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Human enteric viruses in groundwater indicate offshore transport of human sewage to coral reefs of the Upper Florida Keys

Authors

  • J. Carrie Futch,

    1. The University of Georgia, Department of Environmental Health Science, Athens, GA 30602, USA.
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  • Dale W. Griffin,

    1. US Geological Survey, Florida Integrated Science Center for Coastal and Watershed Studies, St. Petersburg, FL 33701, USA.
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    • Present address: US Geological Survey, Florida Integrated Science Center, Tallahassee, FL 32310, USA.

  • Erin K. Lipp

    Corresponding author
    1. The University of Georgia, Department of Environmental Health Science, Athens, GA 30602, USA.
      E-mail elipp@uga.edu; Tel. (+1) 706 583 8138; Fax (+1) 706 542 7472.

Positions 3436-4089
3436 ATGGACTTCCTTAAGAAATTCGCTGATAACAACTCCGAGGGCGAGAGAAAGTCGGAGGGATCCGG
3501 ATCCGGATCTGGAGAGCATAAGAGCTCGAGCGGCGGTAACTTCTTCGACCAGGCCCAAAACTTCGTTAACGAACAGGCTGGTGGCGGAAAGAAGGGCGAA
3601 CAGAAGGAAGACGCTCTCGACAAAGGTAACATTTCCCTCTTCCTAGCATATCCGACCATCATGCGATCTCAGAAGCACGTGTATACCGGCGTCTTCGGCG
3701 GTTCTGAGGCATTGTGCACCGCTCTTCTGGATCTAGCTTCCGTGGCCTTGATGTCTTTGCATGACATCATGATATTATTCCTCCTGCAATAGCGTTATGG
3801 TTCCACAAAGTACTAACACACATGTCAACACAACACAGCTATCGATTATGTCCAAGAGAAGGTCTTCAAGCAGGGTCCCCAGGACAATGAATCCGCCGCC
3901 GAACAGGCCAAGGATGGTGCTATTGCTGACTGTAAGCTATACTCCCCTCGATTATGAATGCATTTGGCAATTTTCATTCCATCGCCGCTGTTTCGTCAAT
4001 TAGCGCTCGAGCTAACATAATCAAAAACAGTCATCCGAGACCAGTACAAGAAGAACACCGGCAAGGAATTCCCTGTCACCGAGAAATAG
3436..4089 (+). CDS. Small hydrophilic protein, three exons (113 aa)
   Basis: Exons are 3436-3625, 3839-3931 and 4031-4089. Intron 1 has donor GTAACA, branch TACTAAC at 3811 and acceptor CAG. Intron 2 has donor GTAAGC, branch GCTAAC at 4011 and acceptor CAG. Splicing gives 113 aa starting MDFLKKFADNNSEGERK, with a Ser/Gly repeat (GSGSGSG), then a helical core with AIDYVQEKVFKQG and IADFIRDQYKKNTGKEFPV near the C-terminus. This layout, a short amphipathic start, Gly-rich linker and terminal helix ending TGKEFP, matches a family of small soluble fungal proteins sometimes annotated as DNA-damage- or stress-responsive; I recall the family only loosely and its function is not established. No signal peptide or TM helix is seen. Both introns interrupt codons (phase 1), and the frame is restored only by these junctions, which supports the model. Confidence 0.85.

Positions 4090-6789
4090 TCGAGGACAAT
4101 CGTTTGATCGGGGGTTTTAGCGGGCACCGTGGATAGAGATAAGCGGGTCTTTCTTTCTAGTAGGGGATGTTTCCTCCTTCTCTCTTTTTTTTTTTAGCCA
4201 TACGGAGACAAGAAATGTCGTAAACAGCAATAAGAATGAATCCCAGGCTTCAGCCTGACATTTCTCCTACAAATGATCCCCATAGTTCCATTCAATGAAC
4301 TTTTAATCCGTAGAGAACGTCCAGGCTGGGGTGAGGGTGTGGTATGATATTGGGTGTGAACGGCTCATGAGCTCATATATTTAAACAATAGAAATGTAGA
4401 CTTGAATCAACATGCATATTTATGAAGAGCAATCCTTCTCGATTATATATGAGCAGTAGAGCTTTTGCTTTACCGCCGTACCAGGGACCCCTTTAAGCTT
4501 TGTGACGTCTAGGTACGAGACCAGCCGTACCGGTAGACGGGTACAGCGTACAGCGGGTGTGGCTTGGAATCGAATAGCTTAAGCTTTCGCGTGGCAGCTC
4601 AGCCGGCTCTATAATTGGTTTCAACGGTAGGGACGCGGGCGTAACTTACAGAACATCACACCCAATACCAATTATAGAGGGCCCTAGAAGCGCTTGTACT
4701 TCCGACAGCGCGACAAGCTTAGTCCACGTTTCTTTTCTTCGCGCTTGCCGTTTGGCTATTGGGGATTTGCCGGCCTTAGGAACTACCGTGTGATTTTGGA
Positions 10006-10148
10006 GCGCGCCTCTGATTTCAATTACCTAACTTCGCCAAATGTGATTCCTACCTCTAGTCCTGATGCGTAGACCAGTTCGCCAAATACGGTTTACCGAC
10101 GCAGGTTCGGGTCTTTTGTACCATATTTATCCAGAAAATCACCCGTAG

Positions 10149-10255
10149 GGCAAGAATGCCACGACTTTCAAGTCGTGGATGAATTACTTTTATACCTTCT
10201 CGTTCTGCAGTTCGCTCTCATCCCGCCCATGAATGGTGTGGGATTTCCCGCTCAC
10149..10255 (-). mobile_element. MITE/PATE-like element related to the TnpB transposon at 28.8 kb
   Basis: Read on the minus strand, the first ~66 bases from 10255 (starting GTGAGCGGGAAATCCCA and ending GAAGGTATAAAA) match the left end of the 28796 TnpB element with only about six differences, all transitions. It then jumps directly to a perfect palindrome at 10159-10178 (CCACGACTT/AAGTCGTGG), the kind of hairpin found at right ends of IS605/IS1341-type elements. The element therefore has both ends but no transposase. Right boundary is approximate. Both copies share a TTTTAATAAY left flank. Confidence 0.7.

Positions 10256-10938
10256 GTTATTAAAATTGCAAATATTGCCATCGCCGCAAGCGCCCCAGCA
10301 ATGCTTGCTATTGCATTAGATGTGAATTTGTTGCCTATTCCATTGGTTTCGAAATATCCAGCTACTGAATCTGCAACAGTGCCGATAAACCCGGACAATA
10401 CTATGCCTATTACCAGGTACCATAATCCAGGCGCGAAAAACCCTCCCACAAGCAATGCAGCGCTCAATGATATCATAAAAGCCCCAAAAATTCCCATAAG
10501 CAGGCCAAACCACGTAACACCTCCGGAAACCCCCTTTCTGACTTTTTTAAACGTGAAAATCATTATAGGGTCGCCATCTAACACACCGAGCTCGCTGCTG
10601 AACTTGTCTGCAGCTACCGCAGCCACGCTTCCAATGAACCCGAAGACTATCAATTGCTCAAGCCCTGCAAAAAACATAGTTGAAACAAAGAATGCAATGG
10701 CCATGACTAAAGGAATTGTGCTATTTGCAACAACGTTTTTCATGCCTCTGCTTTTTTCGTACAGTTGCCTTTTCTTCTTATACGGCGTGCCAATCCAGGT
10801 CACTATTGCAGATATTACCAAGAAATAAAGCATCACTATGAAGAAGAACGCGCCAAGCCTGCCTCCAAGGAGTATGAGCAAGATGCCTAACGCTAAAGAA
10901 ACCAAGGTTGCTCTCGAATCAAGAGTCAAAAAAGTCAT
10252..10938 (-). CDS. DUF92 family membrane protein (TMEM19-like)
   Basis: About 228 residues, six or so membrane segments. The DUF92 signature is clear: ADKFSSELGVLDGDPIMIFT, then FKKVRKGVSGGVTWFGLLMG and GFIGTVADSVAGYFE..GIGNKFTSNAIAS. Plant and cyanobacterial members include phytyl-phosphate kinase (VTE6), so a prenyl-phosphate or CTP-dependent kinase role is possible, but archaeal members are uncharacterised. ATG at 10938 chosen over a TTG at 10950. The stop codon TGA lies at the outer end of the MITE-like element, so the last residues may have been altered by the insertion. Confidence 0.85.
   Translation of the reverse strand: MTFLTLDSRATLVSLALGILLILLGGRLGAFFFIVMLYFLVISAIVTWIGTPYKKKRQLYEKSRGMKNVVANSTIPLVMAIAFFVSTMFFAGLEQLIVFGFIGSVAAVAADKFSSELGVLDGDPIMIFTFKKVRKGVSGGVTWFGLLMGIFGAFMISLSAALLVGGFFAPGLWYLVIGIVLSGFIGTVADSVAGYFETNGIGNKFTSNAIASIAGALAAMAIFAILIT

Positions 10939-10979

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E-mail elipp@uga.edu; Tel. (+1) 706 583 8138; Fax (+1) 706 542 7472.

Summary

To address the issue of human sewage reaching corals along the main reef of the Florida Keys, samples were collected from surface water, groundwater and coral [surface mucopolysaccharide layers (SML)] along a 10 km transect near Key Largo, FL. Samples were collected semi-annually between July 2003 and September 2005 and processed for faecal indicator bacteria (faecal coliform bacteria, enterococci and Clostridium perfringens) and human-specific enteric viruses (enterovirus RNA and adenovirus DNA) by (RT)-nested polymerase chain reaction. Faecal indicator bacteria concentrations were generally higher nearshore and in the coral SML. Enteric viruses were evenly distributed across the transect stations. Adenoviruses were detected in 37 of 75 samples collected (49.3%) whereas enteroviruses were only found in 8 of 75 samples (10.7%). Both viruses were detected twice as frequently in coral compared with surface water or groundwater. Offshore, viruses were most likely to be found in groundwater, especially during the wet summer season. These data suggest that polluted groundwater may be moving to the outer reef environment in the Florida Keys.

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